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Author: Subject: THF ( tetrahydrofuran)
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[*] posted on 23-11-2004 at 00:04


Great Synthesis! Thanks a lot.

Why do they use H2SO4 and salt? It seems like HCl can be used, too (this is easier and cheaper). Or is the H2SO4 also important to the process? They said that the HCl was the important factor.
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Marvin
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[*] posted on 23-11-2004 at 04:19


Difficult to say, but it is unwise to modify a tried and tested method.

For the oxidation, if you follow the links from the page jimwig pointed to, you'll find a method using oxygen catalysed by copper oxide/silver oxide under the heading 2-furoic acid, only a small amount of silver nitrate is needed and the yeild looks high. There is also a description of the prep of furan from this.

[Edited on 23-11-2004 by Marvin]
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[*] posted on 23-11-2004 at 06:42


The stuff (THF) is bad for your body.



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[*] posted on 23-11-2004 at 11:02


Quote:
Originally posted by Marvin
For the oxidation, if you follow the links from the page jimwig pointed to, you'll find a method using oxygen catalysed by copper oxide/silver oxide under the heading 2-furoic acid, only a small amount of silver nitrate is needed and the yeild looks high. There is also a description of the prep of furan from this.


Ok, thanks for this, now I know everything I need.
Sorry for not searching the site :( I could have found that out myself.

When my thermometer + ground glass adapter finally arrive and I have enough time, I will try out the furfural synthesis (on a small scale, 20 ml 10% H2SO4, 20g salt, 15g dried peanut shells- this should give 1,8 - 2,2 ml of furfural) . I'll report my results here.
I will use peanut shells instead of corn cobs first, only if this doesn't work I will get some corn cobs.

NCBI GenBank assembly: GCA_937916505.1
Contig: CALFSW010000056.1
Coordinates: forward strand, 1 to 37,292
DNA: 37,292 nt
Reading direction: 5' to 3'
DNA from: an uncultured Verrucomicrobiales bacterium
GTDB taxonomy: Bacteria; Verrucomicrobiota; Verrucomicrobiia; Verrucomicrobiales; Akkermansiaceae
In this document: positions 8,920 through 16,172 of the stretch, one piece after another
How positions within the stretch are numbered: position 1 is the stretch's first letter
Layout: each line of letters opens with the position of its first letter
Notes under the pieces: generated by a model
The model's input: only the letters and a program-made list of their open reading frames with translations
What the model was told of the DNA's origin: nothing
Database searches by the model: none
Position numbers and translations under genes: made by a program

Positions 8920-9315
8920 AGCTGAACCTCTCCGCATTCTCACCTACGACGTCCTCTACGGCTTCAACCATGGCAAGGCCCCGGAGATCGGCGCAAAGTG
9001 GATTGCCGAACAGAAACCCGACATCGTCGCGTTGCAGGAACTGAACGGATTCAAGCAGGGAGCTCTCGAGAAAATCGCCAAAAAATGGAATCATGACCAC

Does anyone know if empty corn cobs should be used or cobs with the kernels still in place?

@ Theoretic: THF is not very toxic, it's used in OTC solvent mixes. Furfural and especially furan are much more dangerous.

[Edited on 23-11-2004 by garage chemist]
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[*] posted on 23-11-2004 at 23:20
Ref: THF Synthesis


ONE-POT SYNTHESIS OF TETRAHYDROFURAN DERIVATIVES FROM ALLYLIC ALCOHOLS
AND VINYL ETHERS BY MEANS OF PALLADIUM(I1) ACETATE

Keigo Fugami , Koichiro OshimaX, and Kiitiro Utimoto
Tetrahedron Letters,Vol.28,No.7,pp 809-812,1987

Summary
Treatment of a mixture of allylic alcohol and vinyl ether in thepresence of Pd(OAc)2 provides 2-alkoxy-4-alkenyltetrahydrofuran in good yield.



[Edited on 24-11-2004 by solo]

Attachment: TL 1987,28,809.pdf (229kB)
This file has been downloaded 890 times





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[*] posted on 25-11-2004 at 13:18
THF


THF is an good solvent for a lot of reactions.
Organometallic reactions work well in dry THF, more polar than ether so it dissolves more stuff. It is very good for organolithium reactions because the lithium needs to be highly solvated under anhydrous conditions. With ether, under anhydrous conditions, most things are so insoluble because they are not solvated that nothing much happens.
Another good thing about THF is that it is miscible with water but easily salted out.
THF will also soften most plastics (except PTFE, to date) over time.
mick
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[*] posted on 30-11-2004 at 04:07
THF in Pipe Glue


Quote:
Originally posted by mick
THF will also soften most plastics...
mick


Yeah, I think this is why it is used in PVC pipe glues, to soften the surface of the pipe to allow the adhesive to bond better.

@Polverone: Ive found glues with higher than 25% THF, infact i was just gluing pipes for a spudgun when i saw the back of the container (next to the flammability warnings) saying "ADHESIVE contains Flammable Liquids

30-60% Tetrahydrofuran 30-60% Cyclohexanone"

This means a minimum of 30%, upto 60% (unlikely though) THF.
I can get this pipe glue in large amounts relatively cheap (for me anyway), all i need is a way of isolating the THF.:cool:
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[*] posted on 13-12-2004 at 22:06


Lo Voc has 50%-70% THF.

If its just resin, THF, and cylcohexanone distilation should work well.

[Edited on 14-12-2004 by Darkfire]




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[*] posted on 18-12-2004 at 05:43


I know i can distill the THF and cyclohexanone out of the resin, but how difficult will the seperation of the two be, i cant find any data in my books here on boiling points.